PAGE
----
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  • Revolution is necessary not only because the ruling class cannot be overthrown any other way, but also because the class overthrowing it can only in a revolution succeed in ridding itself of all the muck of ages and become fitted to found society anew.
  • – Karl Marx & Friedrich Engels

Radical Road – Photo by Ulli Diemer

Adding up to Zero

As someone who has subscribed to a daily newspaper for all of my adult life, I long ago learned that the real news is to be found in the business section. This is even more true now. The main ‘news’ section (down to a few skimpy pages as newspapers spiral downwards toward bankruptcy) is basically all-COVID, all-the-time, with a few random bits of Trump melodrama thrown in for variety.

It’s from the business section that I just learned that Canada’s biggest meat company is now proclaiming itself both “carbon neutral” and “carbon zero.” I found that difficult to believe, but the newspaper assures me that the company is adding “a jazzy new label to its packaging:” “a seal that declares its products carbon zero,” so it must be true. A corporation wouldn’t put a slogan on its packaging that isn’t true: I take that as an article of faith.

But, sceptic that I am, I still wondered: all those cows and pigs that feed their assembly lines, are they no longer producing the methane gas which we have been told makes a rather significant contribution to greenhouses gases in the atmosphere? And the trucks that haul their products across the country, they’re no longer burning gasoline? And those huge meat processing plants, you know, the ones with all the COVID-19 outbreaks, they’re no longer using fossil fuels?

The article in the newspaper didn’t enlighten me on the answers to those questions, but it did inform me that this initiative is “in line with a sustainability effort that seems both durable and heartfelt.” I do love objective news reporting, that’s why I read the newspaper with such heartfelt and durable devotion.

I turned to the Internet, where I learned that while the company has made some praiseworthy efforts to reduce its energy usage, a key part of their strategy is “offsetting.” Offsetting is done by investing in projects such “forest protection,” tree planting, and biomass programs.

Offsetting does have its critics, it must be said. Words like “scam,” “greenwashing” and “bullshit” (words I myself would shrink from using) show up rather regularly in the criticisms.

“Forest protection” involves paying someone, somewhere, to not cut down some trees that they say they were planning to cut down. Whether they were really intending to cut them down, we don’t know. Whether they end up cutting them down a few years later, after they've pocketed the money, we don’t know either.

And tree planting. Tree planting does sound so benign. Really really really green. Unfortunately, many of the trees that get planted are the wrong kinds of trees, in the wrong places. Often they are monoculture plantations, planted in straight rows, depleting the soil, with no ecological diversity, no wildlife. Nothing remotely like any forest that nature ever created. And typically after a few years, they get cut down, to use as “biomass,” which really is a scam. In Portugal, where they have specialized in massive eucalyptus plantations, the giant forest fires they have every summer wipe out millions of trees (and not a few people), sending their carbon up into the atmosphere before they can even turn them into “biomass.”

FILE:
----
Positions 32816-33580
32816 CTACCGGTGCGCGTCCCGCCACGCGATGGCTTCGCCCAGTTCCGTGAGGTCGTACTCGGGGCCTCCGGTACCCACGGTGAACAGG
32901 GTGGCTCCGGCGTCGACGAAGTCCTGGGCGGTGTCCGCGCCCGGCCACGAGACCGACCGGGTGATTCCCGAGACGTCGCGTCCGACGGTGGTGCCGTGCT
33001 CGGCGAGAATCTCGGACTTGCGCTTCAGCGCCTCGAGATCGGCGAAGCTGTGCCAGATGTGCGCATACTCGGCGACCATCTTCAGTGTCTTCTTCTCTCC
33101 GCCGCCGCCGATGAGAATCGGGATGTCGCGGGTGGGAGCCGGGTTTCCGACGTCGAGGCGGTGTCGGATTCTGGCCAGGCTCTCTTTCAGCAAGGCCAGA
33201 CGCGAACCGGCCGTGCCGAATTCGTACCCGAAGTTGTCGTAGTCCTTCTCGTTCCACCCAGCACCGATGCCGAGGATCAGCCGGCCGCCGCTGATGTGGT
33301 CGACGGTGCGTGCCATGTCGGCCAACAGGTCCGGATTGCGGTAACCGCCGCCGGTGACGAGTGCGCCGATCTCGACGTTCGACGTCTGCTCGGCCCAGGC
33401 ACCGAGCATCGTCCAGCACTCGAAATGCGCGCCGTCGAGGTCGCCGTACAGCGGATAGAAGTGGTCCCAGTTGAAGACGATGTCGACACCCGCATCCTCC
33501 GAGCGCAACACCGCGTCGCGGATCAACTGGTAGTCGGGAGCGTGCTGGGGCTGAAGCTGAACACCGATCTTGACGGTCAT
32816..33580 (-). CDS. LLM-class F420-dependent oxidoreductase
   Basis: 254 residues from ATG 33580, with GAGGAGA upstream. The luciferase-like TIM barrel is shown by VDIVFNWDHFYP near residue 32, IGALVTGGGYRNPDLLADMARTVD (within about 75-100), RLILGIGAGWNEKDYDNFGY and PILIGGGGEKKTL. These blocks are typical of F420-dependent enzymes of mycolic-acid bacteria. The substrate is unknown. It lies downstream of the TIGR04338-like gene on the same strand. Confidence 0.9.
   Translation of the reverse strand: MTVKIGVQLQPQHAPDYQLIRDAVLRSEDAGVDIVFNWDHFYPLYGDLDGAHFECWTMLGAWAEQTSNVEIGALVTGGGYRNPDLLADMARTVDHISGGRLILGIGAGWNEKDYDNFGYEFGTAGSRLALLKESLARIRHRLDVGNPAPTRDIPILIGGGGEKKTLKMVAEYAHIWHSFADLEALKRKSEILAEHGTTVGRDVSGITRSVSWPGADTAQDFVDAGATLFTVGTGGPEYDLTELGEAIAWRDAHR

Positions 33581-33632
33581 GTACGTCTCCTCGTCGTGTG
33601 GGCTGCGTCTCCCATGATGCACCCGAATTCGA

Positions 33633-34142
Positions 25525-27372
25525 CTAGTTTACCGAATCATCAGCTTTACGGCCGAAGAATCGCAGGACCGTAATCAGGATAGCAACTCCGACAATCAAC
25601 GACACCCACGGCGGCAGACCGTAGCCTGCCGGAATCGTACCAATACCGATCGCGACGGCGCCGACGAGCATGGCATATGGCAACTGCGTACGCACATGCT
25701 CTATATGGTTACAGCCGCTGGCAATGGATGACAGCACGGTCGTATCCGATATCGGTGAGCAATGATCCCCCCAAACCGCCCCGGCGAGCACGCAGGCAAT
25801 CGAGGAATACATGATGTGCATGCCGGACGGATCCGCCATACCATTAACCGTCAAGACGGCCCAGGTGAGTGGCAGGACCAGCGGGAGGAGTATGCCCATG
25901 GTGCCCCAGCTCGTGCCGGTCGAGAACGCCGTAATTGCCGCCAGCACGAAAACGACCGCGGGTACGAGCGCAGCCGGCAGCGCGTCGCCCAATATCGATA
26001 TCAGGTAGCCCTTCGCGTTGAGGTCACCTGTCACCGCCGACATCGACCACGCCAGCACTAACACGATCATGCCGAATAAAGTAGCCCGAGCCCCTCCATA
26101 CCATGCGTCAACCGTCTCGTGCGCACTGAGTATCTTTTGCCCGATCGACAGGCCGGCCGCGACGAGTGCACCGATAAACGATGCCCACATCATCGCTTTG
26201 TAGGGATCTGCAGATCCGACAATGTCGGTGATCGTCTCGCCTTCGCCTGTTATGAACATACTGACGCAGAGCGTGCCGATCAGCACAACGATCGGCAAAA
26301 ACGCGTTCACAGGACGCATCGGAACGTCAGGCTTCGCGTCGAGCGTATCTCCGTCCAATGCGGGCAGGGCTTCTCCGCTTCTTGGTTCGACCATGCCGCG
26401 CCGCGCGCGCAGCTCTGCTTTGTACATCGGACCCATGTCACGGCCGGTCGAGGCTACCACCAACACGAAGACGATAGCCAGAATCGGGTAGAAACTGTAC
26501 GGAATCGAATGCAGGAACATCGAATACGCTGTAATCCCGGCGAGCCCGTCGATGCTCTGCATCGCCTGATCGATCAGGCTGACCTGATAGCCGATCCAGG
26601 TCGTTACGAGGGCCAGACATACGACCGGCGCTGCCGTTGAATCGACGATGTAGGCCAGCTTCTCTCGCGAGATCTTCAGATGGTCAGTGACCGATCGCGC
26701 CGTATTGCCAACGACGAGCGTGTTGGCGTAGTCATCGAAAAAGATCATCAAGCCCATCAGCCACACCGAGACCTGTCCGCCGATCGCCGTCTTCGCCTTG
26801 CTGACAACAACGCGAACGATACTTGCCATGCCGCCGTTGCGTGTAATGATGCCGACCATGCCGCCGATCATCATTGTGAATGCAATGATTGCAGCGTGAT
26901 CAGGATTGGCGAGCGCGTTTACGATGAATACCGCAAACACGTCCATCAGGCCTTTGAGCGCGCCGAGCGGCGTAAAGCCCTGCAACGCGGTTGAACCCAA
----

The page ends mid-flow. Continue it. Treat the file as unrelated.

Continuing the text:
It probably sounds like I’m opposed to offsetting. Not at all. On the contrary, I’d like to see it used more widely.

For example, one issue that concerns me, because I do a lot of walking, is the number of pedestrians that get killed by cars every year. Toronto, the city I live in, instituted its “Vision Zero” plan a few years back, with the goal of reducing pedestrian fatalities and injuries. That hasn’t worked out so well, not so far. I think this is where offsetting could really make a difference. Suppose we pay some other municipalities, like maybe Tobermory or White River or New Liskeard, to not kill any pedestrians? If we paid 20 towns to not kill five pedestrians each, we could kill 100 pedestrians in Toronto every year, and still achieve our “Vision Zero” goal.

We could also apply offsetting to other parts of the meat industry, it seems to me. The cruelty of practices like jamming chickens, pigs, and cattle into enclosures so tightly packed that they can’t even move, bothers a lot of people. A good way to solve this would be for meat companies to announce that they will be paying to preserve some forest tracts up north somewhere, where moose can roam freely without being shut up in pens, and birds can fly to wherever their hearts desire. Thanks to the magic of offsetting, they could then declare the whole meat industry cruelty-zero. Win - Win.

Oh, by the way, if anyone reading this needs to buy some carbon offsets, feel free to send me money to not cut down the tree in my backyard. Cash, preferably.

Ulli Diemer
December 6, 2020

Keywords: Carbon Emission CreditsCarbon OffsetsEmissions Trading/Carbon TradingMeat Industry

Related Reading:
The Forest Mafia: How Scammers Steal Millions Through Carbon Markets. When the product is invisible, the cons are endless.